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At Goldman Sachs, the future is half female when hiring workers

While getting more relaxed about what its employees wear, Goldman Sachs is also suiting up to have a more diverse workforce, half of which ideally would be women. 

Like the rest of Wall Street, white men are largely in charge at Goldman, as the investment bank makes clear in offering a view of its workforce demographics. 

Women account for nearly 38 percent of Goldman's U.S. workers, and make up nearly 22 percent of top managers, 80 percent of whom are white, according to a company report. Blacks or African Americans represent 5.4 percent of Goldman's employees, and 2.9 percent rank as top executives or managers.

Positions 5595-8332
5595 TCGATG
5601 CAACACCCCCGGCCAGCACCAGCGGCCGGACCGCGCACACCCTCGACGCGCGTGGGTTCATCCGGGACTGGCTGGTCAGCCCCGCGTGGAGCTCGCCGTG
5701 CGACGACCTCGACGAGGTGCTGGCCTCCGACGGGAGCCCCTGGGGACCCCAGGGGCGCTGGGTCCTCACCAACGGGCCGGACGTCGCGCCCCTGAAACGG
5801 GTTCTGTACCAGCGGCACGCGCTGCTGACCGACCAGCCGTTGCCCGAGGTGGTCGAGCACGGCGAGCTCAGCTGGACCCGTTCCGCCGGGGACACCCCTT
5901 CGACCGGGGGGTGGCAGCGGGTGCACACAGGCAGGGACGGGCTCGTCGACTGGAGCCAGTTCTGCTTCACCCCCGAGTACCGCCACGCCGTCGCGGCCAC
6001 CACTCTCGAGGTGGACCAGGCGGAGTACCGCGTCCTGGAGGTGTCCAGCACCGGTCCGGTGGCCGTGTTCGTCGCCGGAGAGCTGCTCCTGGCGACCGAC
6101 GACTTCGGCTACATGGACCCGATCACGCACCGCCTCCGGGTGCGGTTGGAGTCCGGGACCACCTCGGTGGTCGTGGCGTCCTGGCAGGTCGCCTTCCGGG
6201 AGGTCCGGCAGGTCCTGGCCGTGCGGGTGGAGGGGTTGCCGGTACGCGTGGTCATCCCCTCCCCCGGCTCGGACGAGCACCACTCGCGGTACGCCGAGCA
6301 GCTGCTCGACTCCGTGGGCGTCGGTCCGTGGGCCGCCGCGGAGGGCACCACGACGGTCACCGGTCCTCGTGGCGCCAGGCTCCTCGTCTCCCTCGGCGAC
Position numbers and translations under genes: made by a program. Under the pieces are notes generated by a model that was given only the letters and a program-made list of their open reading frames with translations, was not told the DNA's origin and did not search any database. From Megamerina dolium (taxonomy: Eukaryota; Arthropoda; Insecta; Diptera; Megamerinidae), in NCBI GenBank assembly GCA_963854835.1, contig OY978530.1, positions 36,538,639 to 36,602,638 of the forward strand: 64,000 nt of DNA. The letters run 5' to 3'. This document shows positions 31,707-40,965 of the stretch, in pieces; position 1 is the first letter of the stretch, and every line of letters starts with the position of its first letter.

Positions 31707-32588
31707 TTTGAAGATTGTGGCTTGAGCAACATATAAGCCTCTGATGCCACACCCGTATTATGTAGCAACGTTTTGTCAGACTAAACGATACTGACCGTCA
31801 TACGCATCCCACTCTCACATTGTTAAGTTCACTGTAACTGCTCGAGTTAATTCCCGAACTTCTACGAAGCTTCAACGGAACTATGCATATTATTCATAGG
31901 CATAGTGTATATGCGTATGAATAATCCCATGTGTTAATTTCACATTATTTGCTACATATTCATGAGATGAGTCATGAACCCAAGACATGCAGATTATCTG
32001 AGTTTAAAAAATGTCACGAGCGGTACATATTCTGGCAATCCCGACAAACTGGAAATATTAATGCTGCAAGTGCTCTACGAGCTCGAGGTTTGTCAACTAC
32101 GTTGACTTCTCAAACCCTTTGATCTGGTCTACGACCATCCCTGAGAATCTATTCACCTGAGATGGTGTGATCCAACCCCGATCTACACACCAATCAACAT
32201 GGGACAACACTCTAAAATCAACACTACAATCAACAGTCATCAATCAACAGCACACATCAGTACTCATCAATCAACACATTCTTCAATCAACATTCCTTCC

"We have announced our commitment to having women represent 50 percent of our global talent over time, starting with our goal of 50 percent representation of women in our incoming analyst class by 2021," the company states.

In expanding its aspirational goals to include analysts and entry-level associates, or 70 percent of its annual hiring, Goldman aims to have African Americans represent 11 percent and Hispanics 14 percent of its hiring of this population.

"Experienced, lateral hiring has been an important part of the firm's growth," CEO David Solomon and two deputies told staff in a memo Monday, referring to the practice of only hiring people with a background in banking. "However, it has been a significant contributor to the dilution of our diversity at more senior levels and we need to address this."

Goldman is also looking into ways to "increase representation of the LGBT, disabled and veterans communities," added Solomon, who took the helm at Goldman in October

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